Hospital Agrees to Pay $85,000 for Failure to Provide Patient Timely Access to Records
by Margaret Young Levi and Kathie McDonald-McClure
On September 9, 2019, the Office for Civil Rights (OCR) announced its first settlement under its “Right of Access Initiative.” Without admitting any wrongdoing, a hospital has agreed to pay $85,000 to the United States Department of Health & Human Services (HHS) as a result of a 10-month delay in providing access to protected health information (PHI). Importantly, the Health Insurance Portability and Accountability Act (HIPAA) requires covered entities to “act on” requests for access within 30 days of a request. The hospital also entered into a Corrective Action Plan (CAP) that required the hospital to implement, and train staff on, policies and procedures to ensure individuals have timely access to their requested PHI.
What led to the settlement? The patient raised the issue of untimely access in a complaint to the OCR on August 14, 2018. The patient alleged that on October 18, 2017, she requested her unborn child’s fetal heart monitor records from Bayfront Health – St. Petersburg (Hospital), a Florida hospital. At the time of her OCR complaint, nine months had passed without receiving any records. The reason given to the patient by the Hospital for not producing the records was that it could not find them.
Before filing the OCR Complaint, the patient’s counsel had also requested the records from the Hospital, twice. In response to counsel’s first request, the Hospital provided an incomplete set of records in March 2018. Finally, on August 23, 2018, just after the OCR Complaint was filed, the Hospital provided a complete set to counsel’s second request. The Hospital ultimately provided the requested records directly to the patient on February 7, 2019.
What are the right to access requirements? HIPAA’s right of access regulations at 45 C.F.R. § 164.524(a) set forth a number of detailed requirements. As an initial matter, the right of access grants patients a right to inspect and obtain a copy of PHI about them in a “designated record set.” The individual has this right of access for as long as the PHI is maintained by the covered entity regardless of the date the information was created. In other words, even if a provider is not required by law to maintain an individual’s medical records beyond a certain date, the right to access continues for as long as the provider keeps the requested records in paper or electronic form – onsite, remotely or archived.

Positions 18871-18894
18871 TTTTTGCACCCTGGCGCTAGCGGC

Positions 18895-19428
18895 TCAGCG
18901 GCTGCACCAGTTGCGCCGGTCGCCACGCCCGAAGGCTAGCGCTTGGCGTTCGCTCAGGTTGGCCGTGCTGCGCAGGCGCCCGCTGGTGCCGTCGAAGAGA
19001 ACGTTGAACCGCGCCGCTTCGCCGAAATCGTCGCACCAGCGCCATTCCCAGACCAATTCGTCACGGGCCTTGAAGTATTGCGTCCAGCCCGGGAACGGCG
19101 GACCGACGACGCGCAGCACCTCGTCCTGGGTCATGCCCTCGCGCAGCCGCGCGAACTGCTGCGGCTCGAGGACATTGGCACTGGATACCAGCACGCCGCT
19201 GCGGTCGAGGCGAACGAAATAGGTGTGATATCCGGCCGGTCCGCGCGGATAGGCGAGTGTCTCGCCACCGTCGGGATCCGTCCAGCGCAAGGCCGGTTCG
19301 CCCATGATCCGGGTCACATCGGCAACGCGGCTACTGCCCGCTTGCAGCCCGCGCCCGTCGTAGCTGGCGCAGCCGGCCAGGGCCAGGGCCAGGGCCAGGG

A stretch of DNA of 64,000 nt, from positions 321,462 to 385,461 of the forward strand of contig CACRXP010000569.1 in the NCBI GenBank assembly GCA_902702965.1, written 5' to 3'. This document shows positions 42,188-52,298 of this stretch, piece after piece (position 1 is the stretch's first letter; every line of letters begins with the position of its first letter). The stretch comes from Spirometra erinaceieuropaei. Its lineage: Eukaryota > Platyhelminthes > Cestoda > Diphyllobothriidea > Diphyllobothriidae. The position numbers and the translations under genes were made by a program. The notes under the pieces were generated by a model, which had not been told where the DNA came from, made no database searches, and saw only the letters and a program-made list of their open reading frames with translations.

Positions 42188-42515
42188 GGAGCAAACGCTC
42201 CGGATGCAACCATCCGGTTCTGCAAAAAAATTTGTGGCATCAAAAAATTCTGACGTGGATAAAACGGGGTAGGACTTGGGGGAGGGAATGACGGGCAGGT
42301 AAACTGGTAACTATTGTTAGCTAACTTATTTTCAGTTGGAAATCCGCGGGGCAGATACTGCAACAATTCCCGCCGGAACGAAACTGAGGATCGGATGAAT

The right of access generally applies to all PHI about the individual except for: a) psychotherapy notes, and b) information compiled in reasonable anticipation of, or for use in, a civil, criminal, or administrative action or proceeding. The right of access requirements also detail the grounds for denying access (along with reviewable and unreviewable grounds), the form, time and manner of access, and the fees that can be charged for such access.
Regarding timely access, the regulations require that the covered entity must act on a request for access no later than 30 days after receipt of the request. By acting on the request, the covered entity must either: a) inform the individual that access is granted and provide the requested access; or b) if the request is denied in whole or in part, provide the individual with a written denial that states the basis for the denial, a statement of the review rights (if applicable) and how to exercise such rights, and a description of how to complain to the covered entity or to the OCR.
Why the focus on Right of Access? According to the OCR’s Enforcement Highlights reported as of July 31, 2019, the OCR had investigated and resolved over 27,109 cases since April 2003 that required changes in a covered entity’s privacy practices and corrective action. The third most frequently investigated compliance issue was lack of patient access to their protected health information. In the OCR’s news release on its first right of access settlement, OCR Director Roger Severino stated, “Providing patients with their health information not only lowers costs and leads to better health outcomes, it’s the law. We aim to hold the health care industry accountable for ignoring peoples’ rights to access their medical records and those of their kids.” The OCR’s 2019 Right of Access Initiative together with this recent settlement indicate that the OCR is taking a hardline position on violations of a patient’s right of access.
What should covered entities do to reduce noncompliance?
- Review the right of access regulation at 42 CFR §164.524.
- Review OCR guidance educating providers on the right of access, “Individuals’ Right under HIPAA to Access their Health Information 45 CFR § 164.524.”
- Review your policies and procedures to ensure they meet the rule’s requirements.
- Train your staff to ensure they understand the right of access requirements and how to handle individual requests under your policies and procedures.
If you have questions and would like additional legal guidance on the right of access requirements, including assistance in drafting appropriate policies or in handling a particular request for PHI, feel free to contact a member of Wyatt’s Health Care Service Team.
Margaret Young Levi
Wyatt, Tarrant & Combs, LLP
520 West Main Street, Suite 1600
Lexington, KY 40507
Direct: (859) 288-7469
Fax: (859) 259-0649
Wyatt, Tarrant & Combs, LLP
500 West Jefferson Street, Suite 2800
Louisville, KY 40202
Direct: (502) 562-7526
Fax: (502) 589-0309
Additional resources for this article included the following: “HHS civil rights division enters first settlement over patient records,” by Susannah Luthi, Modern Healthcare (Sept. 9, 2019); “Bayfront Health to Pay $85K for Possible HIPAA Right of Access Violation,” by Jessica Davis, HealthITSecurity (Sept. 10, 2019); “OCR Settles First HIPAA Violation Case Under 2019 Right of Access Initiative,” HIPAA Journal (Sept. 10, 2019).